Lawn and Garden Treatments Threaten Pollinators

Amy Mevorach
Issue Date: 
May, 2019
Article Body: 

For beekeepers, early spring is a reckoning day of sorts. This is the time when apiarists open the hives and check to see how the bees have fared over the winter.
In college, Kathy Halamka, artist, beekeeper, and cofounder of Unity Farm Sanctuary in Sherborn, rented lodging from a beekeeper in California. This was the 1980’s, before the onslaught of Varroa destructor mites which destroyed the feral bee colonies, and early in the proliferation of toxic pesticides in the bees’ food supply. “Beekeeping in the 80’s was almost as simple as walking to a hive if one was collecting honey. Now in 2019, you must be actively working to monitor, test and treat hives.” The Varroa mites weaken bees by sucking their blood, and can transmit disease. “Added to the mix is the pressure placed on bees by the pesticide/herbicide/fungicide load in the environment. Bees fly long distances, and we beekeepers cannot directly control spraying in their fly zone.”
Halamka cofounded Unity Farm Sanctuary to provide a safe, loving home for farm animals, and by engaging with the public through educational opportunities and tours, to promote a culture of kindess and connection. Residents of the farm include alpaca, horses, ponies, miniature horses, cows, goats, pigs, poultry, and bees. “I have 6 colonies at the Sanctuary, and they are hybrid or Northern raised Carniolan. My survival rate was approximately 75% this winter.”
Tony Lulek of Little Beehive Farm in Holliston cites fertilizers, herbicides, fungicides, and sprays for ticks and mosquitos as major hazards to pollinators. “Backyard pesticides are a $3 billion a year industry. Even an organic cedarwood oil tick spray kills all insects. It breaks down the exoskeleton of the bees and affects the larval stage.”
Neonic pesticides alter the bees’ neurological systems. According to the not-for-profit organization Friends of the Earth Action, a single corn kernal coated in a neoniconitoid pesticide can kill a bird.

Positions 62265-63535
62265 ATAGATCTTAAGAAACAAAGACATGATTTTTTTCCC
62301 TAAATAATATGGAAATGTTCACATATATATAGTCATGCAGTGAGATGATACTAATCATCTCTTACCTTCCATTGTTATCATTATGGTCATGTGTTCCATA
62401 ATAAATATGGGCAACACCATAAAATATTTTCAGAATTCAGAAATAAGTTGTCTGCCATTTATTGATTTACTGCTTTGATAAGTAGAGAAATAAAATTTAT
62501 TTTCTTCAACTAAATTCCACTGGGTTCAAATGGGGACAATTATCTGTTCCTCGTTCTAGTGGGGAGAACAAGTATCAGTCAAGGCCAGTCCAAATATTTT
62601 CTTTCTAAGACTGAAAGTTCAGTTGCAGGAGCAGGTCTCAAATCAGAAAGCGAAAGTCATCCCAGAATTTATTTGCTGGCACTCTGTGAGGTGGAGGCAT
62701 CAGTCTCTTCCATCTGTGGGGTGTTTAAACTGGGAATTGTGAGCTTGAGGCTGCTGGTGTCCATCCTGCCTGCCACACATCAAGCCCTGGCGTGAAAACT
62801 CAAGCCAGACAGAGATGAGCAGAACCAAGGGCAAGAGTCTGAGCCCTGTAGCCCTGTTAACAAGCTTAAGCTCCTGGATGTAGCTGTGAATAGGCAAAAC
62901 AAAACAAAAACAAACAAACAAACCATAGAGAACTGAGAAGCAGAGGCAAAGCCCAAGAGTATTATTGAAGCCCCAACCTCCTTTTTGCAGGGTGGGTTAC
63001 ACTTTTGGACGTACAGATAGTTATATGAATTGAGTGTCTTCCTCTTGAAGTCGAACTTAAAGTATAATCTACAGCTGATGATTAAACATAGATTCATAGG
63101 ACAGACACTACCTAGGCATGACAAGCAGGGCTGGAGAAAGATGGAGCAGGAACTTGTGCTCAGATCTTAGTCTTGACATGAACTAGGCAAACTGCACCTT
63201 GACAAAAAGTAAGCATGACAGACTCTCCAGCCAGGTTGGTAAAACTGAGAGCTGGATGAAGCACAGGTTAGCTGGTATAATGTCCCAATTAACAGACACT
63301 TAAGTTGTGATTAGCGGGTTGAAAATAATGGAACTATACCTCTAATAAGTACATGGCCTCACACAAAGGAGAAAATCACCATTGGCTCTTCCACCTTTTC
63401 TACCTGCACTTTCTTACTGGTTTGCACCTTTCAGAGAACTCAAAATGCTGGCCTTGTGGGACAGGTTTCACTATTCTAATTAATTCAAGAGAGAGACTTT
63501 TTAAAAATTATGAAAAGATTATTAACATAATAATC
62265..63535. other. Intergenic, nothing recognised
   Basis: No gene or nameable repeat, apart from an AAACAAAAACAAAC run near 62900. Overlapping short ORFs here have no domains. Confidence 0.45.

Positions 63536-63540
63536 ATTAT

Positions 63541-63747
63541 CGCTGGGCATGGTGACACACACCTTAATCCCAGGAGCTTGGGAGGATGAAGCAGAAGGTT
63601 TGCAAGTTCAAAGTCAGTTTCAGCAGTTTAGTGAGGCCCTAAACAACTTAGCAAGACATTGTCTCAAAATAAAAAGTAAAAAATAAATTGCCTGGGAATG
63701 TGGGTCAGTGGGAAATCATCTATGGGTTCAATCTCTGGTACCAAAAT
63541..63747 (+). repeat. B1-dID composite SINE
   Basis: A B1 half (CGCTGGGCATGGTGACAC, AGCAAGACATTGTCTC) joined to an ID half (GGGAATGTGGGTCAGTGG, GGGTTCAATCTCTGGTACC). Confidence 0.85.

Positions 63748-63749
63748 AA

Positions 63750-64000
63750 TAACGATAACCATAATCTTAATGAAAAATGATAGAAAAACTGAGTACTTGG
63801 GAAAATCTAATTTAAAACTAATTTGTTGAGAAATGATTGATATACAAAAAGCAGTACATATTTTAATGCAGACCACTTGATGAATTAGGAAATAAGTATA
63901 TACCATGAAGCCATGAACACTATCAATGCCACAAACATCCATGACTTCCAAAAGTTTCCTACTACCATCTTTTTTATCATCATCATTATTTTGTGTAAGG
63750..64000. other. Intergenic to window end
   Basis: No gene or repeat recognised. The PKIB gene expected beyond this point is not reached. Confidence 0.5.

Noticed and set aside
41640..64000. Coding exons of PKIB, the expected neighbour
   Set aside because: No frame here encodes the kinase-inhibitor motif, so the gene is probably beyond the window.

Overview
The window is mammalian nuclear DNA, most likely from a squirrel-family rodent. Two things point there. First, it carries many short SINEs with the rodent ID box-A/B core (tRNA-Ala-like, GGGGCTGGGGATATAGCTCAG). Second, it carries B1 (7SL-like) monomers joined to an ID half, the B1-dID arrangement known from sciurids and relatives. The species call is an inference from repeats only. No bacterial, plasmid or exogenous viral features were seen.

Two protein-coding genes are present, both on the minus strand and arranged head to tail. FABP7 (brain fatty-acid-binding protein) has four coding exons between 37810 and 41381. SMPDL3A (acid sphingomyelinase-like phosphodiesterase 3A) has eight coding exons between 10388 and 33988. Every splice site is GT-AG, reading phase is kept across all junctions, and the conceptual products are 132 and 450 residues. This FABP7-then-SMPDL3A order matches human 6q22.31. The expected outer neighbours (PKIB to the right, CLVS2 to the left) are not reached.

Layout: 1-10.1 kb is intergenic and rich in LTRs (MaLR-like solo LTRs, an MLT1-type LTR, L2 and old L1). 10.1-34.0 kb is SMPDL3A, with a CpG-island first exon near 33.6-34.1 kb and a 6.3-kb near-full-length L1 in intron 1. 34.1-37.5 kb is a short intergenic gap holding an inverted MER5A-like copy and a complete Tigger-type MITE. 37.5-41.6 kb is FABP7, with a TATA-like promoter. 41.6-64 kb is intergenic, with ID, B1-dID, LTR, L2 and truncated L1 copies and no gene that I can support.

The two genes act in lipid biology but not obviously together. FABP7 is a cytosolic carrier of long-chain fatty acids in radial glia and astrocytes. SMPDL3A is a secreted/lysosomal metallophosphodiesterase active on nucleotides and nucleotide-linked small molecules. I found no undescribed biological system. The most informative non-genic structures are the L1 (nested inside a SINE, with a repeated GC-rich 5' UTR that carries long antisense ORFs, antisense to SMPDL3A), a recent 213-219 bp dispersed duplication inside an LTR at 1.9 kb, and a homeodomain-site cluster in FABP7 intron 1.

Monsanto, the primary source in the U.S. for commercial seed and pesticides, was acquired by the German company Bayer in June 2018. Bayer is a corporate spinoff of I. G. Farben, which is known for its lethal experimentation on Jews in the Holoscaust. The company manufactured cans of Zyklon B gas used in Auschwitz’s gas chambers.
Glyphosate, a component of Monsanto’s weed killer Roundup, has been identified in a large range of commercial food sources such as cereal bars, baby food, beer, wine, and ice cream. Last August, a San Francisco jury agreed that Roundup was the cause of a school groundskeeper’s terminal cancer. The court ordered the company to pay the plaintiff $289 million, which was later reduced to $78 million. Approximately 800 similar lawsuits have been filed.
Halamka advised, “The single two most important things the everyday person can do is to not use pesticides harmful to beneficial insects, and to actively plant more nectar and pollen bearing flowering plants at their homes. Here at the Sanctuary we plant a large native flowering meadow, white clover, and also beneficial flowering trees like Evodia, Heptacodium, and Linden.”
The Broadmoor Wildlife Sanctuary attracts bees to their native plant gardens beside the nature center, and to the flowers that grow throughout the sanctuary, said Director Elissa Landre. “Bees, wasps, butterflies and moths come in July and August. We don’t use pesticides.”